Edge also supports Progressive Web Apps, though chances are you’ll miss them entirely. If you visit a site like Google News using Edge, a wispy “+” sign will appear in the URL bar. Clicking it will download the Google News site as an HTML-based web app, allowing you to “bookmark” it in your Start menu as an actual app. In reality, this probably won’t make a lick of difference to your everyday browsing habits, but the option is there.
Otherwise, the new Edge still has some tasks left on the to-do list—or at least it did on the beta versions we used just two days before launch.
While the old Edge allows you to set per-site media permissions, allowing you to block autoplaying videos and sound, the new Edge doesn’t—or, at least, I couldn’t easily find the option among the laundry list of permissions Edge threw up when I right-clicked the “padlock” option next to the URL bar. I finally found the feature after scrolling all the way down to the end of Edge’s Settings > Site permissions—but for now there’s only the ability to either universally allow or “limit” media playback. In the latter case, the new Edge will try to determine intelligently what media should or should not be played, based on your behavior in the past.
The new Edge also benefits from Chrome’s ability to “cast” a tab to a device like a Chromecast, via the ellipsis menu in the upper right-hand corner, then dropping down to More Tools > Cast Media to Device. Edge didn’t seem to want to do that, however, reporting that the “source wasn’t supported.” We tried it with an ordinary webpage as well as a YouTube stream.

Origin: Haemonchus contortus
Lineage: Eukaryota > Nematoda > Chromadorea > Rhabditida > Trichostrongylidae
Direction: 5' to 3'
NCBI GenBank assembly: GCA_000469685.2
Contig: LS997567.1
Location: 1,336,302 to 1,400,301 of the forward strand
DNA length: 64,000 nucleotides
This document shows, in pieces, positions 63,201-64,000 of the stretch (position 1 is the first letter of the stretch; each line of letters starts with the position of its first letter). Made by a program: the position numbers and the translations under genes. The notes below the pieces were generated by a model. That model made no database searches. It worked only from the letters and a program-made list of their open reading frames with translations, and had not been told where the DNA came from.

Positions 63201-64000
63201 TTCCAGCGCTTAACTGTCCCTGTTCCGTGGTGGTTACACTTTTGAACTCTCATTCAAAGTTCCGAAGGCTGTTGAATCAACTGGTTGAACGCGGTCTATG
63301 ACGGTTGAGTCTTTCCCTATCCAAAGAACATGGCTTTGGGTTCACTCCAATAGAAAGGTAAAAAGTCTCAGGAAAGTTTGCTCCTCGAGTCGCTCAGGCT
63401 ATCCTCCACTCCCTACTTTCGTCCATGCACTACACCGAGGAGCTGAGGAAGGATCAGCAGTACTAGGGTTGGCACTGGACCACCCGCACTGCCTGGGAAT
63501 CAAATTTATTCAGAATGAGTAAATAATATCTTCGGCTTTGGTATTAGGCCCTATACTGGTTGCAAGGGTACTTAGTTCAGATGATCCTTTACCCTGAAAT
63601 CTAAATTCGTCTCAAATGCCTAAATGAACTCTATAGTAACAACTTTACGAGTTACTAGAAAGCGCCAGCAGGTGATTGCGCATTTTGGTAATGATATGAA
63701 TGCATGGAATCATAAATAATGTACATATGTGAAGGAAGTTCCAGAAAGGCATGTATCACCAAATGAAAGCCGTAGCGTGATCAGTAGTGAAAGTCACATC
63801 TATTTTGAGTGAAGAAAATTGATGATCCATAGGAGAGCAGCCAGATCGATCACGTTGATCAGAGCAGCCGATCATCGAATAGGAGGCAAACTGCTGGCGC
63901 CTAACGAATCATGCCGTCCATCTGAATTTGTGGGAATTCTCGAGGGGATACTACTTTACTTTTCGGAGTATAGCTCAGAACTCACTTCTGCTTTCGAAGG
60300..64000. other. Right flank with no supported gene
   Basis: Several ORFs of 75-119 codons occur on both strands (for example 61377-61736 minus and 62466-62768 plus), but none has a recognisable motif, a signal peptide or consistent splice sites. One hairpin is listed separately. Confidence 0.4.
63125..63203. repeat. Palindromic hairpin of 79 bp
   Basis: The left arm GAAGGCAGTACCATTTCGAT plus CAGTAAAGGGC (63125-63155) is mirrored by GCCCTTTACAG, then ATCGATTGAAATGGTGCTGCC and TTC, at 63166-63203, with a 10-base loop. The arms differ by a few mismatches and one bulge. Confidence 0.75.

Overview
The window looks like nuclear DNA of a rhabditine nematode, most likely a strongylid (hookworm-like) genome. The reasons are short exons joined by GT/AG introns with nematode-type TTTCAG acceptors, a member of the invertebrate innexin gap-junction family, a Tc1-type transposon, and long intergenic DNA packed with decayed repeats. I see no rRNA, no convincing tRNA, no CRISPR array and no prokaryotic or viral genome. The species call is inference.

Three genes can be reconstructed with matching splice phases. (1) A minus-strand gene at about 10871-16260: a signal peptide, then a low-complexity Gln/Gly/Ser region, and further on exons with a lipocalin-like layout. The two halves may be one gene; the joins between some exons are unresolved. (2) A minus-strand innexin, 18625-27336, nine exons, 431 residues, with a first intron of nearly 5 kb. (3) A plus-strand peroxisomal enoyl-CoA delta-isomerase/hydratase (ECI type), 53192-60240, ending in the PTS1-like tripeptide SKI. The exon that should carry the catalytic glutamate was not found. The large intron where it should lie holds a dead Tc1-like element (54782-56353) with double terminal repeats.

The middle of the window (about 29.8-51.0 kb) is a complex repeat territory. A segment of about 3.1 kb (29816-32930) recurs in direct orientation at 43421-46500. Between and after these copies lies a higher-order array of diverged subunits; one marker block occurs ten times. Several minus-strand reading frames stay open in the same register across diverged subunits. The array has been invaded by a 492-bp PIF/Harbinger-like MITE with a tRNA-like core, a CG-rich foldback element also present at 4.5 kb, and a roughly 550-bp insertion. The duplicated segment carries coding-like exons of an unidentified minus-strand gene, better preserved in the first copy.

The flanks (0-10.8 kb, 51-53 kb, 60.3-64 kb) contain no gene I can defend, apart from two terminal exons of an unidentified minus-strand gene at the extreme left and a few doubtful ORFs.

The new Edge also supposedly supports Internet Explorer mode, though we’re told that it’s an enterprise feature, and one that has to be turned on via a group policy.
Privacy and syncing
While other browsers require you to sign in to ensure that favorites, passwords, and your browser history are saved across various devices, Microsoft’s new Edge benefits from “knowing” your Microsoft account password, and syncing that information with other Windows devices you’re signed into. Microsoft already had saved information like my address from prior browser sessions, so it can store that information, as well as any debit/credit cards or other payment information you enter into a field. You can also turn off syncing.
Unfortunately, it appears that Edge isn’t quite ready to save all your information from device to device. Using the test “Canary” build we downloaded Monday, Edge said that syncing your browser history, open tabs, and extensions were “coming soon.” And although the Edge browser for Android now uses the swirling Edge logo of the desktop version, it doesn’t seem to “pick up where you left off” or sync the history of pages you accessed on the mobile browser. That’s a feature that’s undoubtedly in the works.
Performance: solid, not exceptional
Against Chrome’s dominance, competing browsers take what small advantage they can. Opera has its free, unlimited VPN, and Brave, its searing focus on privacy and its BAT token for paying creators with virtual currency. Microsoft’s new Edge doesn’t really seem to offer any particularly compelling angle—Collections, maybe? Convenience? Speed? The latter two may be the attributes that lure users over time, though it’s a difficult topic to sell to a friend over coffee.